Most of the victims are not minors (although one is a 16 year old). But they are vulnerable adults, not in the “legal” sense, but in the broadest sense of meaning. They are mostly seminarians in great fear of never being ordained, or perhaps of diminished potential for the vocation they are considering, being “vulnerable” to a bishop, who is eventually a Cardinal, who had great power to ruin their lives. And, it seems likely, that he did just that anyway. A “vulnerable adult” in the broadest, human sense, is one weak in the face of another’s power. Sometimes that power is also the father of lies.

Victim Guilt

Victim guilt is of several types. Certainly any cooperation with or participation in the acts brings guilt, as does facilitation against another victim. The Sacrament of Reconciliation can remove the guilt, but shame may still persist, even a lifetime of shame. It may lead to other related sins due to such damage.   If those seminarians did not become priests it is understandable, due to the conflicts created. But if they did become priests, at what price to themselves and to others? At what price to their service to God, Who may have called them just to heroic action against a molester, and maybe not to the vocation itself? How can one not wonder if the man who became “a priest forever” and not strong enough to call one little hierarch to account is really able to serve souls in his care? Does anyone, even half-sincere in wanting to serve God, ever forget how he has failed? To whom can he confess and try to atone in a poisoned hierarchy? And, if he doesn’t, he too is on the slippery slope. Victims may create more victims, including themselves! We might even wonder how “Father Ted” took his first step onto the slippery slope and didn’t raise up a hand to be pulled back.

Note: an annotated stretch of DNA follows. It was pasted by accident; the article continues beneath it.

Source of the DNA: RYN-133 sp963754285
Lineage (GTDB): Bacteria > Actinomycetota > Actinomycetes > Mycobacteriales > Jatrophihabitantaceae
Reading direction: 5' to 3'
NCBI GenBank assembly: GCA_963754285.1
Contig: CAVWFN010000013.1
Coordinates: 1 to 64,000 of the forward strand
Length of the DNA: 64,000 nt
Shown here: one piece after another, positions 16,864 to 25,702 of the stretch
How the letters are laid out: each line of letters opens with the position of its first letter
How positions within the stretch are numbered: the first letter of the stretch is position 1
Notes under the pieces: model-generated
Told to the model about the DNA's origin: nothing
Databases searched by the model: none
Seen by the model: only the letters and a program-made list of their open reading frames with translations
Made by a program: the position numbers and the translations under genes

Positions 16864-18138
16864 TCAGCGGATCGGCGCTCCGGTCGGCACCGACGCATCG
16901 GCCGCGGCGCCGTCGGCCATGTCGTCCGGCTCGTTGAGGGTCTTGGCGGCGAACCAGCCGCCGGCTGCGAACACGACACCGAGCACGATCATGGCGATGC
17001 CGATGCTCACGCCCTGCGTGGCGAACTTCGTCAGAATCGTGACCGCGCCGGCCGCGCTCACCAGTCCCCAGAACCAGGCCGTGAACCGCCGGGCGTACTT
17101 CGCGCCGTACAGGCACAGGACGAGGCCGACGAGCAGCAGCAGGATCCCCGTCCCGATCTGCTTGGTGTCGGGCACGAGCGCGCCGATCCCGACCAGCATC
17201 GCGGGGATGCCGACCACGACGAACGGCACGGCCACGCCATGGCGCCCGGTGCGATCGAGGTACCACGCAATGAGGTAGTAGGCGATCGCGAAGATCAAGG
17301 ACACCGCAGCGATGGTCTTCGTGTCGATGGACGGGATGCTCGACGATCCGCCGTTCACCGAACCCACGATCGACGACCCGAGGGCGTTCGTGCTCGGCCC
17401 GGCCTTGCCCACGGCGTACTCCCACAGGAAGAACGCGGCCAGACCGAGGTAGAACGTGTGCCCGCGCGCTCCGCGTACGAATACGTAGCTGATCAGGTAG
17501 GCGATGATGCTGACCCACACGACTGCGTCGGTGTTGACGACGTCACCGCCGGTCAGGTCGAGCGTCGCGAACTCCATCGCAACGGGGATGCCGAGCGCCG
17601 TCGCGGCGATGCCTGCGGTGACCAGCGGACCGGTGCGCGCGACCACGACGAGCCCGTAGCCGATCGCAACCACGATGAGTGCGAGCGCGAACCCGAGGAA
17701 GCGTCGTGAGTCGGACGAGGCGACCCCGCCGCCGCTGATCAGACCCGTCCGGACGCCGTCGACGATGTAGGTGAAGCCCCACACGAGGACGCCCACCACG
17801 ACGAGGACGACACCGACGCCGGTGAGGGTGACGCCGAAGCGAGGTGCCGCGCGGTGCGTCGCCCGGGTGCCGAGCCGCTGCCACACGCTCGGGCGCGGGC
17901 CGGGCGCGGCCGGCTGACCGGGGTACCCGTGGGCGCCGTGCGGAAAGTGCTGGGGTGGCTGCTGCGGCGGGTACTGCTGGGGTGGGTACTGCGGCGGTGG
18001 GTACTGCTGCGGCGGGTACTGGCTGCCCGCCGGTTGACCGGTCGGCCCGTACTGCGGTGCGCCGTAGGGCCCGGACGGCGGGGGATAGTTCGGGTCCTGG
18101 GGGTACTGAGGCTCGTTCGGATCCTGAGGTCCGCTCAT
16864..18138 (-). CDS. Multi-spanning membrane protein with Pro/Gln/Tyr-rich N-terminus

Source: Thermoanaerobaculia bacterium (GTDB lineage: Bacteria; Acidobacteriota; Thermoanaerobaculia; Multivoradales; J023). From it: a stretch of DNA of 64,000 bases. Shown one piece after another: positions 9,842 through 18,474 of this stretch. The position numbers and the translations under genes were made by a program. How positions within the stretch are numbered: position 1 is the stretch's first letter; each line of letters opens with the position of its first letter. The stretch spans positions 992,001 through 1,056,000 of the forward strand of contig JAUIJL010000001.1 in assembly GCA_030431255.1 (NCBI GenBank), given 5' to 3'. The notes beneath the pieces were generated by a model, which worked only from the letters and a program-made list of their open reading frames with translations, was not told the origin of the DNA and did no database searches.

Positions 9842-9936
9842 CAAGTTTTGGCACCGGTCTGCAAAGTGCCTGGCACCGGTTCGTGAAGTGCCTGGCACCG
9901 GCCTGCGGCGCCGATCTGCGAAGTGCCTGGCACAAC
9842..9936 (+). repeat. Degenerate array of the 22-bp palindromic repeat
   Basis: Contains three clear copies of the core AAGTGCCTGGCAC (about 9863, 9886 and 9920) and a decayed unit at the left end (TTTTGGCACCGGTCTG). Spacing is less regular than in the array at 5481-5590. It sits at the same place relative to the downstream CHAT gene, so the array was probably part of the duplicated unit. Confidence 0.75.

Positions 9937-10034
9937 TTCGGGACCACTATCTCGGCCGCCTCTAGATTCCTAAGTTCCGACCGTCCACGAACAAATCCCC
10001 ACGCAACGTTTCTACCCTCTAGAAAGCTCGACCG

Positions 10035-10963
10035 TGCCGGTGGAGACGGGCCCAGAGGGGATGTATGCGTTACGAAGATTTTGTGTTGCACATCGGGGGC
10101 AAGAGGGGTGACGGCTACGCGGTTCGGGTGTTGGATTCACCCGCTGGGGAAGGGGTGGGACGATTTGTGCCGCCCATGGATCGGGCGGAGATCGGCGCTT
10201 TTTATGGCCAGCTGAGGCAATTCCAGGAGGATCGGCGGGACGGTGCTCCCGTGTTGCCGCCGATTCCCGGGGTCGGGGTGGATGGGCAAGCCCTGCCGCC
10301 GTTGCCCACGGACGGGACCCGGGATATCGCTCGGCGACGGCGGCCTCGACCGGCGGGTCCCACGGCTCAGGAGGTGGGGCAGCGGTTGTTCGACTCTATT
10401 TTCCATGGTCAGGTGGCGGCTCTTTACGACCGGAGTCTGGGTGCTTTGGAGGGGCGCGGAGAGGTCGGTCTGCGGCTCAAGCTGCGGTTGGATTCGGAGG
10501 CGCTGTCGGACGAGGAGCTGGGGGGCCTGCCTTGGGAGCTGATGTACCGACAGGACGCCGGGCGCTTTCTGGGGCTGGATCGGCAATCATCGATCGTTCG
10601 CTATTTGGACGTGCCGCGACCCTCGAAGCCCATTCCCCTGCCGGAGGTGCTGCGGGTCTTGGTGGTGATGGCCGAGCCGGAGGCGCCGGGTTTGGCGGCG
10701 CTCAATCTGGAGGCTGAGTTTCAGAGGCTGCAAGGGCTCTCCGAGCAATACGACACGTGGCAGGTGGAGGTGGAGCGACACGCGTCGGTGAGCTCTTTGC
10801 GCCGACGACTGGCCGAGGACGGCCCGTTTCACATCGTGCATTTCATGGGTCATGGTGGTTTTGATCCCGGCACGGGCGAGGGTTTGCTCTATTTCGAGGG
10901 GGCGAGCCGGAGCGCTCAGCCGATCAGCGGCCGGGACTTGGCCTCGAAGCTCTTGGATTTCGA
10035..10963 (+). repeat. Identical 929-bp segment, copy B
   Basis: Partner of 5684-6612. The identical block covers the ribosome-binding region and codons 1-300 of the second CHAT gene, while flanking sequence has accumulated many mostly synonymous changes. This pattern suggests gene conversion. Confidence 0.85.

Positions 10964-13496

Loose Analogies